For Immediate Release:
June 19, 2012
New York State Commission on National & Community Service Announces First Wave of Results Towards the Goal of One Million New Volunteers State-wide Over a Three-Year Period
The Long Island Volunteer Center Has Big Impact in Our Area
Last September, the New York State Commission on National & Community Service, through the New Yorkers Volunteer initiative, announced the establishment of 10 Regional Volunteer Centers across the State, whose goal is to foster the recruitment of one million new volunteers State-wide through partnerships with thousands of non-profit organizations. Just 7 months into the initiative, the Commission has completed a survey of all the Centers and reports that significant progress has already been made.
Locally, the results have been impressive. “Long Islanders have always shown their compassion towards others,” said Diana O’Neill, who directs the volunteer program at the Long Island Volunteer Center, the designated Regional Volunteer Center for this region. “In just 7 short months, over 16,000 new volunteers have stepped forward, and we’ve only scratched the surface.”
O’Neill cited new technology as both a way of getting the word out to people who want to volunteer, as well as helping capture and report the data. “It’s become so much easier to connect people with community needs. Our website, as well as social media such as Twitter and Facebook, are invaluable in connecting with all those who want to volunteer, but may not have found the right match. At the same time, new software has allowed us to keep track of our volunteers and let the State and Federal funders know that their investments are working!”
“The incredible commitment of the staffs and volunteers at all ten Regional Volunteer Centers, along with the efforts of their partner agencies, has already begun to pay off,” said Mark Walter, Executive Director of the New York State Commission on National & Community Service. The survey results show that more than 50,000 new volunteers have been recruited throughout New York State during the first six months of the program. These new volunteers join many New Yorkers in service and represent caring citizens from all walks of life, including: seniors and college students, corporate volunteers and skilled workers, and on and on. New Yorkers taking the time to help their neighbors and develop their communities is inspiring and impactful.”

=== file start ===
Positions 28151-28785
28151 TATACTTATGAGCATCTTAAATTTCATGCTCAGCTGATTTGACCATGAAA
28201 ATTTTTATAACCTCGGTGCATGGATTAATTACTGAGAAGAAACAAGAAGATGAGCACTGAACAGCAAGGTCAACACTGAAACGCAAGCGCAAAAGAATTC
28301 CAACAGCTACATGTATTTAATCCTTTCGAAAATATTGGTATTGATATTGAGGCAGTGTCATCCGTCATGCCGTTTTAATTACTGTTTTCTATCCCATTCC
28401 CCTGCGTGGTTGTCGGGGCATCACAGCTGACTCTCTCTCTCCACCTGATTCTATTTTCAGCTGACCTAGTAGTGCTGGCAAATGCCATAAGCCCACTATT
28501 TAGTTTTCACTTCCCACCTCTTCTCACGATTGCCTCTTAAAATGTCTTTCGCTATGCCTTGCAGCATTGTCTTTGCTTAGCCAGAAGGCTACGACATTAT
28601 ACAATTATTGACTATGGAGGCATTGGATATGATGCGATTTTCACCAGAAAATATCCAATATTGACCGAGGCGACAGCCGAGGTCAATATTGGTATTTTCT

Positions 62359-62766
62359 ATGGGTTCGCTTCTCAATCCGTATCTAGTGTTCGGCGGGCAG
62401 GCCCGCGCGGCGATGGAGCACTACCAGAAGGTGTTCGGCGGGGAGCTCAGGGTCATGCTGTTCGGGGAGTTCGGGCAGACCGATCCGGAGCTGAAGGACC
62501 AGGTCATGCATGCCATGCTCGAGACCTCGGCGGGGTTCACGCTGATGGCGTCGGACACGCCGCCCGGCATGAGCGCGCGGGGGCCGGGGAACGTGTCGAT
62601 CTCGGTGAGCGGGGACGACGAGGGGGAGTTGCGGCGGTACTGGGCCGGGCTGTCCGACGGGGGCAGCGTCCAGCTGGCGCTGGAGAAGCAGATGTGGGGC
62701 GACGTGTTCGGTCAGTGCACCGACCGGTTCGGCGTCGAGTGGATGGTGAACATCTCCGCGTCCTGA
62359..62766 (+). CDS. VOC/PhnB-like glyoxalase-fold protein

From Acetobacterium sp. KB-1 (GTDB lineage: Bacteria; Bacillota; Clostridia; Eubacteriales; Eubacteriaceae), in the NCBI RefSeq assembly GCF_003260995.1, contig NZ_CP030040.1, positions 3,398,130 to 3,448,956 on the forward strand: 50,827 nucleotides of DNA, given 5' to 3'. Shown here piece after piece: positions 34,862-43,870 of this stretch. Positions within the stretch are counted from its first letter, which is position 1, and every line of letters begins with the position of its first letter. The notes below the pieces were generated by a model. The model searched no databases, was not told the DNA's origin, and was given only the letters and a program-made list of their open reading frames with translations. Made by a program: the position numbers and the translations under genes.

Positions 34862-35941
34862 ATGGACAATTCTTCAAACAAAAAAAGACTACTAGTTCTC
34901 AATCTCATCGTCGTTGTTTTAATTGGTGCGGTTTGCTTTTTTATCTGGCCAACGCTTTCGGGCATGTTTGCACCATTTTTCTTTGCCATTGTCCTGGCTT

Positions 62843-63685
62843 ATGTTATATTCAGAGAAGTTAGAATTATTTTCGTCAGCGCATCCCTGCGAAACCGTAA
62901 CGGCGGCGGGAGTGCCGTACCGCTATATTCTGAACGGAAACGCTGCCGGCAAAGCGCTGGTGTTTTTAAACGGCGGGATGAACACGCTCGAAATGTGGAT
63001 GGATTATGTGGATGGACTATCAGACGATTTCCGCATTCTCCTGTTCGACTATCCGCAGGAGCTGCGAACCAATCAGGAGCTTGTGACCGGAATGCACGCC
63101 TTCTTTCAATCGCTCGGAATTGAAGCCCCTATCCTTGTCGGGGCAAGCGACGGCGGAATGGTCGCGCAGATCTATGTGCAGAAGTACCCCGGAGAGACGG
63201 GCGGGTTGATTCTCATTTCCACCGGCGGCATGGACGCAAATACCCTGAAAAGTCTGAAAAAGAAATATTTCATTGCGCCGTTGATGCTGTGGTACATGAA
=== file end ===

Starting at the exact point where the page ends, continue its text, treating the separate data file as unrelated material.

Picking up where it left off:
In 2008, New Yorkers Volunteer website was launched as a statewide initiative to engage more New Yorkers in volunteering and community service. It provides information and training opportunities for local volunteer organizations. It provides a marketing and media campaign to promote volunteering. And, it educates New Yorkers about state and federal funding opportunities for national service and volunteer programs.
The Long Island Volunteer Center is included on the New York Volunteers website and is an independent non-profit organization that creates opportunities for all individuals to serve, challenging citizens to turn their ideals into action and their passion into positive change. This Regional Volunteer Center serves Nassau and Suffolk counties.
The New York State Commission on National and Community Service was established in 1994 by an Executive Order of the Governor, and administers programs funded by the National Community Service Trust Act of 1993, including AmeriCorps State and AmeriCorps Education Awards programs. The Commission members are diverse and bi-partisan and are appointed by the Governor.
The State Commission on National & Community Service works collaboratively with the Corporation for National & Community Service and New York State Education Department to administer 240 national service programs that engage more than 80,000 volunteers annually in the State of New York. The State Commission and its partners leverage the impact of AmeriCorps, VISTA, and Senior Corps programs to address the needs identified in the State’s service and civic engagement agenda in the core areas of education, environmental stewardship, healthy futures, disaster services, veterans and military families, and economic opportunity. In addition, the State Commission leads the efforts of a statewide network of ten regional volunteer centers that partner with community-based organizations to deliver training and resources that build volunteer management capacity in order to more effectively meet state and local needs.